Afghanistan: Taliban hail `significant` India
Kabul: In a rare comment, the Taliban on Sunday praised India for resisting US calls for greater involvement in Afghanistan.
According to a news agency, the Taliban, that was ousted from power in 2001, vowed not to let Afghanistan be used as a base against another country. Notably, India fears that Taliban’s return in Kabul would strengthen Pakistan-based anti-India militants.
Commenting on Leon Panetta’s appeal to India to take a more active role in Afghanistan, the hardline Islamist group said the US Defence Secretary had failed.
"He spent three days in India to transfer the heavy burden to their shoulders, to find an exit, and to flee from Afghanistan," the group said on its English website.
"Some reliable media sources said that the Indian authorities did not pay heed to (US) demands and showed their reservations, because the Indians know or they should know that the Americans are grinding their own axe."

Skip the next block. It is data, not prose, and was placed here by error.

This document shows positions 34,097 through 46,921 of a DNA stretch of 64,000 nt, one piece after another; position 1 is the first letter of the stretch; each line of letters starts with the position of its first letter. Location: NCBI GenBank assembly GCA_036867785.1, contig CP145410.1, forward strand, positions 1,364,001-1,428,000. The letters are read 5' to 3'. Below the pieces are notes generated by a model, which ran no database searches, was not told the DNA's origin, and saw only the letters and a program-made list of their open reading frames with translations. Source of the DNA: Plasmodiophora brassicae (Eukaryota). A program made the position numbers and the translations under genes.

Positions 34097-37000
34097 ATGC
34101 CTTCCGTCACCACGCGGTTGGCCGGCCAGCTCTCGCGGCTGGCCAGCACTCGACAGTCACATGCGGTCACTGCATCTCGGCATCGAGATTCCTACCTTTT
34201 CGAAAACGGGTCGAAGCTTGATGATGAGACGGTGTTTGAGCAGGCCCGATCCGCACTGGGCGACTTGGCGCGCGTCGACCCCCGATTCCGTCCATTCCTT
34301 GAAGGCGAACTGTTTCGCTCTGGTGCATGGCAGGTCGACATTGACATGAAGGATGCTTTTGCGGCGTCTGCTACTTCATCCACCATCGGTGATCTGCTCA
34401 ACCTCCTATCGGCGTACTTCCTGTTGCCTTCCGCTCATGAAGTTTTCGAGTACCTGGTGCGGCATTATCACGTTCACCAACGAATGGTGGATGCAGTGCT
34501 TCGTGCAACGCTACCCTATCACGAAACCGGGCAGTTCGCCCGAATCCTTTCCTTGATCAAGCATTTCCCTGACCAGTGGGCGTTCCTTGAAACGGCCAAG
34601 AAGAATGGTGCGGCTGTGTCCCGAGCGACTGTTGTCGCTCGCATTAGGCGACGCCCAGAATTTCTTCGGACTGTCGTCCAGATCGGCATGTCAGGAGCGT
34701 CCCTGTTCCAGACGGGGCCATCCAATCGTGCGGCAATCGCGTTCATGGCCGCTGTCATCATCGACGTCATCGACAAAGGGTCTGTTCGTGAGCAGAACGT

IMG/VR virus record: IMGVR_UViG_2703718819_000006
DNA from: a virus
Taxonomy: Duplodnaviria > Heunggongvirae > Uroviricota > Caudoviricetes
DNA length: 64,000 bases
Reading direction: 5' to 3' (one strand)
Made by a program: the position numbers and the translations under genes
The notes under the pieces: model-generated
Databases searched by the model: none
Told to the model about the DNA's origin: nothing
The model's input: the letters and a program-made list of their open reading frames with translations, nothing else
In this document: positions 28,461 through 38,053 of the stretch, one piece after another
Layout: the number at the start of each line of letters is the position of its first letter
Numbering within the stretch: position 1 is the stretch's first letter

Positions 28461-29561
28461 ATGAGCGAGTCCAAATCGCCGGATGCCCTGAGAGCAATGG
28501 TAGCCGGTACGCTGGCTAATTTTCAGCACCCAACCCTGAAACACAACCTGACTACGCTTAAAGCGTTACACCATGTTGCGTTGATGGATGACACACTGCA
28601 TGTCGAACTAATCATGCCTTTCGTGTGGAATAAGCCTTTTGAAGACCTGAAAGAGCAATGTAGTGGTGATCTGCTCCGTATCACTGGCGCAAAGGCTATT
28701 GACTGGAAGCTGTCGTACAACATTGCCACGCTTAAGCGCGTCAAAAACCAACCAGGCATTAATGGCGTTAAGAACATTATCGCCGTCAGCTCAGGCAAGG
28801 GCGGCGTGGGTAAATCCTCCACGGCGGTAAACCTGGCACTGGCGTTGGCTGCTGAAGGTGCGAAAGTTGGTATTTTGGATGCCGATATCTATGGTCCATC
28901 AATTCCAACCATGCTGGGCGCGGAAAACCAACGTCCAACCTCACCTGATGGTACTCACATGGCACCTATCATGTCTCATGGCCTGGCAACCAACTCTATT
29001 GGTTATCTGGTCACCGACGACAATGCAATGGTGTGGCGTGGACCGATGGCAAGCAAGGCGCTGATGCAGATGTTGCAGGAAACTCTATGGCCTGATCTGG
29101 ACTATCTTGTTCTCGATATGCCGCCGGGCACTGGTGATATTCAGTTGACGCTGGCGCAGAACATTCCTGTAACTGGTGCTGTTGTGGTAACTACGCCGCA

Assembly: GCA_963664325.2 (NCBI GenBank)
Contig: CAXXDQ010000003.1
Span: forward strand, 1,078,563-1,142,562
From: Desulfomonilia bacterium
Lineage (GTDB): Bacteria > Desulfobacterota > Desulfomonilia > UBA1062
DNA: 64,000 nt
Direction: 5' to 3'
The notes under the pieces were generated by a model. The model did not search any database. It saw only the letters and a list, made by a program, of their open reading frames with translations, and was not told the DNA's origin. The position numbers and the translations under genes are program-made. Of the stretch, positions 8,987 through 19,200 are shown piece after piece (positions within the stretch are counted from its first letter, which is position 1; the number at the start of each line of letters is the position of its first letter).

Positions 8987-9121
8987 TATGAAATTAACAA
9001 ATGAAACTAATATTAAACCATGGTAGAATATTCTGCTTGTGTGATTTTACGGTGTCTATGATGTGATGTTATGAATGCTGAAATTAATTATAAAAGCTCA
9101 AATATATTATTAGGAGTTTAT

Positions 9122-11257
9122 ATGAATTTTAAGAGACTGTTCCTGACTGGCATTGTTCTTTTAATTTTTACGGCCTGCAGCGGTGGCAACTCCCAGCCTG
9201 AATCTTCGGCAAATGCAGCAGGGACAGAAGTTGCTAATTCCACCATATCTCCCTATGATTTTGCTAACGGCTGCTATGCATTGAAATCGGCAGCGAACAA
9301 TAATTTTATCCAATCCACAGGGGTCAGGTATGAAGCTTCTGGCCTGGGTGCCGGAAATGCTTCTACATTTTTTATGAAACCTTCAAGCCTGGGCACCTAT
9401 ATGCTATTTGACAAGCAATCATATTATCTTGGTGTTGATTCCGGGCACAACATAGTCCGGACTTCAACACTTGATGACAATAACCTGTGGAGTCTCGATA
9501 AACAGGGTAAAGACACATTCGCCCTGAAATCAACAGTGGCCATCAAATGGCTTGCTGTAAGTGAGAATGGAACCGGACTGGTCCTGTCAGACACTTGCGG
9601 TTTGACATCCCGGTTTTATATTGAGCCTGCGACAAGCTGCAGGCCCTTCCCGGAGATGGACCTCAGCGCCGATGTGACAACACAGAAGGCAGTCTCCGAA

India is providing more than USD 2 billion in assistance to projects ranging from the construction of highways to the building of the Afghan Parliament.
India, however, has refrained from contributing towards strengthening Afghan security.
"No doubt that India is a significant country in the region, but is also worth mentioning that they have full information about Afghanistan because they know each other very well in the long history," the Taliban said.
"They are aware of the Afghan aspirations, creeds and love for freedom. It is totally illogical they should plunge their nation into a calamity just for the American pleasure."
"Indian people and their authorities are observing this illicit war for the last 12 years and they are aware of the Afghan nation and their demands," the statement said.
During the Afghan civil war, India extended its support to the Northern Alliance against Taliban but was pushed out of Afghanistan after the militant group took over in 1996.
Taliban linked militant groups, especially the dreaded
Haqqani Network, repeatedly attacked Indian interests.
In one of such deadliest attacks, 58 people were killed and 141 wounded when Indian embassy was bombed in Kabul in 2008.
In the statement, Taliban said they want to have cordial relations on the basis of sovereignty, equality, mutual respect and no interference in each other`s internal affairs.
The group said the solution of the Afghan issue lies in the withdrawal of the external forces and to leave the sovereignty of Afghanistan for Afghans themselves.
(With Agency inputs)
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